Yemista (or Gemista) is a Greek word meaning “to be stuffed with.” You may have grown up just calling it stuffed tomatoes or peppers, or zucchini. Many chefs and amateur cooks have created their own take on this traditional Greek dish, finding that most of the variety will come from the filling. Yemista is typically served by hollowing out vegetables such as tomatoes, peppers, eggplant, zucchini, and sometimes potatoes, and then filled rice, herbs, cheese, and ground meats. This is a dish you can let your imagination run wild with, creating stuffing flavors of your choosing to fill your favorite vegetables. I have two versions of yemista: this classic recipe made with rice and herbs, and another that combines cheese and sour Trahana (a Greek pasta made of wheat flour kneaded with milk that you can find in Greek specialty markets or by ordering online). It’s a tasty dish however you choose to prepare it. Plus,  your guests are guaranteed to leave both satisfied and…stuffed. Save Print Yemista (Stuffed Vegetables) Author: Eleni Saltas Recipe type: Vegetarian Serves: 6-8   Ingredients 5 …

Pork Celery Avgolemono

I can’t seem to get enough of pork celery avgolemono. Literally, I can’t get enough of it. (Hint: Mom, when you read this please feel free to make a batch). A chunky stew, pork celery avgolemono consists of bites of tender pork and celery, plus leeks and seasonings, finished with a bright egg lemon sauce. My mom makes it often throughout the year, and more often when it turns cold. But somehow often is never enough for me. The dish can be made two ways. If you choose stovetop, you’ll add and cook the ingredients in a large pot slowly as you would any stew. My busy-bee mom prefers the second method, via Crockpot, leaving the main ingredients to slow cook together for the day. With both methods, you add the avgolemono sauce as the final touch, mixed in with the pork and celery just before serving. Stovetop or Crockpot—the choice is yours. I include both recipes below. Both produce the same gratifying result. And both require a fresh loaf of bread to soak up …

Pan-fried olives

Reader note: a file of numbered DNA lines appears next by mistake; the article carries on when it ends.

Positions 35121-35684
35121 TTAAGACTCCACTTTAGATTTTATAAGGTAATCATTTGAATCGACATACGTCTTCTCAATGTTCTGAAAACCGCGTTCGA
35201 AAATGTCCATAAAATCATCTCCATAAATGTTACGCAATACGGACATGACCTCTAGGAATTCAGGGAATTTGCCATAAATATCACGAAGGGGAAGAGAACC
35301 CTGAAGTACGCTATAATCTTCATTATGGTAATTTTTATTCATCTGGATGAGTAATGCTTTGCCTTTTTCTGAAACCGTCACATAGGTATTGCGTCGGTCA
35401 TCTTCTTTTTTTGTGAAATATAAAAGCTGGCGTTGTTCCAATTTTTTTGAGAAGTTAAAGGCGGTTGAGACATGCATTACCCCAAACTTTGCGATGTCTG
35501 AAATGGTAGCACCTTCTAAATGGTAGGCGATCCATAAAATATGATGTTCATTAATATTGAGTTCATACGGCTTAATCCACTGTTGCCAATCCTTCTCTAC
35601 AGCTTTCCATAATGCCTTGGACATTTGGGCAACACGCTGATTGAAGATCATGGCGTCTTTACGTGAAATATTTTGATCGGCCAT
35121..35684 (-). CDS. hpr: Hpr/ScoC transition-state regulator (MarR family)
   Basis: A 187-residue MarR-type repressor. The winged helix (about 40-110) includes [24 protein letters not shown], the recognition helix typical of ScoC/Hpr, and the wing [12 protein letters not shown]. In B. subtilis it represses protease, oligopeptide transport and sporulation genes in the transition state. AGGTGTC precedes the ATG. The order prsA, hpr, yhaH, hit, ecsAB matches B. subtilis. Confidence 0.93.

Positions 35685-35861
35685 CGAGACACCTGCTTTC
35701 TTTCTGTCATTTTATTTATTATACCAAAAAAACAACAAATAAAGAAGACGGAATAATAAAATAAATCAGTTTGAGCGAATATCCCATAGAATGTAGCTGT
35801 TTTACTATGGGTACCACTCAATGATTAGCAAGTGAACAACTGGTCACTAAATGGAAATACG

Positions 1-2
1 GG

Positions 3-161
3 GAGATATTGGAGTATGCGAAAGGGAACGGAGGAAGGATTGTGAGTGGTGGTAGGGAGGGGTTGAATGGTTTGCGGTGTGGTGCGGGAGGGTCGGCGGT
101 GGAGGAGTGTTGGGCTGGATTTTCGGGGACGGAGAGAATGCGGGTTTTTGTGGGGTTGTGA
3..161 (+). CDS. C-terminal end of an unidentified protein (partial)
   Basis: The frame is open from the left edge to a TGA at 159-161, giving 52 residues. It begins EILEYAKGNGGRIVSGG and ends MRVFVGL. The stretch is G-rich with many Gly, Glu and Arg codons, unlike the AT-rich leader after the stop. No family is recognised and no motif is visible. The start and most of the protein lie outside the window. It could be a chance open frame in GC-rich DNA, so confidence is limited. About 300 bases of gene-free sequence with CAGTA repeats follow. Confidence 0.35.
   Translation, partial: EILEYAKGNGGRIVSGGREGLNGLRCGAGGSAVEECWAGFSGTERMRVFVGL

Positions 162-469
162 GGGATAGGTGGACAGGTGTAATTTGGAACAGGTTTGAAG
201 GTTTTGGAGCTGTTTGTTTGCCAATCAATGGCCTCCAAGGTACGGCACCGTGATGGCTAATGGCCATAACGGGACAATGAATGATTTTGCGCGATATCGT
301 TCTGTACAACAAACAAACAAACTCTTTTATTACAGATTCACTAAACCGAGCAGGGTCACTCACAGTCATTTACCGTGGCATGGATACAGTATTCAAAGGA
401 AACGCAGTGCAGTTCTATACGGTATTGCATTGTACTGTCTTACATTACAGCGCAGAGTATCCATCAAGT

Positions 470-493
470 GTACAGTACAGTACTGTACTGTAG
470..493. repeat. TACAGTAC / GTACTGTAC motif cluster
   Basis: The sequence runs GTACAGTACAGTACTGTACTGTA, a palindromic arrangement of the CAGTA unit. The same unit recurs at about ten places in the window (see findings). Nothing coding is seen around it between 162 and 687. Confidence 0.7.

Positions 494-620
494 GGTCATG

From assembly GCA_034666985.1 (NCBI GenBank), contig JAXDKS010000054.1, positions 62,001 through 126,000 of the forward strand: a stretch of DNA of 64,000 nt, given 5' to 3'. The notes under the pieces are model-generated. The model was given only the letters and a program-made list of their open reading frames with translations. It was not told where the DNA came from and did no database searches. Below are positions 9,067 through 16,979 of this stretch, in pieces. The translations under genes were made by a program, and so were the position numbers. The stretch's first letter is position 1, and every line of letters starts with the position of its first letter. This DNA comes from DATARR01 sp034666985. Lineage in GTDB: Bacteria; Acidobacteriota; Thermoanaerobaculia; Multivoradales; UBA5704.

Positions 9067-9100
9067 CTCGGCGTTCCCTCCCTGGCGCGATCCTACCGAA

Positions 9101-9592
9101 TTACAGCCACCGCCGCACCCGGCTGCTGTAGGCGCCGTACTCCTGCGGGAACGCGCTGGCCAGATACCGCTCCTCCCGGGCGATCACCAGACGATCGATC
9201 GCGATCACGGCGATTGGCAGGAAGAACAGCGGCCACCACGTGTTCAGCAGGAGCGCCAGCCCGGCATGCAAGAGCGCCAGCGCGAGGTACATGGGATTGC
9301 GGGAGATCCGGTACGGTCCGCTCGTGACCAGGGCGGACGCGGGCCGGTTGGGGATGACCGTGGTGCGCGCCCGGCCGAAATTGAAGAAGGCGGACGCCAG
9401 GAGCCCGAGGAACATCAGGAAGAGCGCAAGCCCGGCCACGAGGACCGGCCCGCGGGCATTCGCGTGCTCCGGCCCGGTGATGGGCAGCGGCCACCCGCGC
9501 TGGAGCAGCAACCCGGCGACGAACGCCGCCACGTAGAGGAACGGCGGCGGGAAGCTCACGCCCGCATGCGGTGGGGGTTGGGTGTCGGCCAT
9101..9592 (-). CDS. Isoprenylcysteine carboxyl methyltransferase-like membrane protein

Olives are among the oldest foodstuffs in the world and Greeks have cherished this giving fruit on their dinner tables for centuries. A simple drizzle of olive oil and a generous sprinkle of oregano on top of a bowlful of green or black olives make for easy table finger food. Olives of nearly every variety, especially the famous Kalamata olive, always compliment the horiatiki salata (Greek village salad) and are a great addition to pasta salads or cooked into baked chicken dishes. Simple can be so beautiful. In my Greek home, a warm plate of PAN-FRIED OLIVES is often resembles a work of art. My dad discovered this appetizer years ago in one of his many cookbooks, and since then he has modified it to his own liking, mostly by just adding different olive and onion types. You can prepare it with any combination of the olives you see here, by adding your own favorites, or by just using a single olive variety. My favorite are the wrinkled Moroccan or Greek thrombes olives and I often use them alone. …

Melomakarona (Greek Christmas Cookies)

There are two things that are always on my Christmas to-do list. First, I have to watch Kevin McCallister thwart the “Sticky Bandits” in Home Alone and Home Alone 2. My brothers and I never tire of watching bricks being thrown at the heads of Marv and Harry and other torturous, yet hilarious schemes devised by Kevin. It’s too bad uncontrollable laughter doesn’t burn more calories because the second thing on my list is gorging on Greek treats. Step into any Greek home at Christmas time, especially my yiayia’s, and you can’t miss the sweet scents of baklava, kourabiedes, and melomakarona baking in the oven. Those desserts are made year-round, but yiayia doubles down on them for Christmas. Especially melomakarona. We call them melos at our house, and Christmas is not the same without them. Melos are aromatic cookies spiced with orange and cinnamon and spiked with whiskey. What makes melos really shine is the chopped walnut topping and the warm honey syrup the cookies soak in. Like with all cookies, melos are delicious fresh …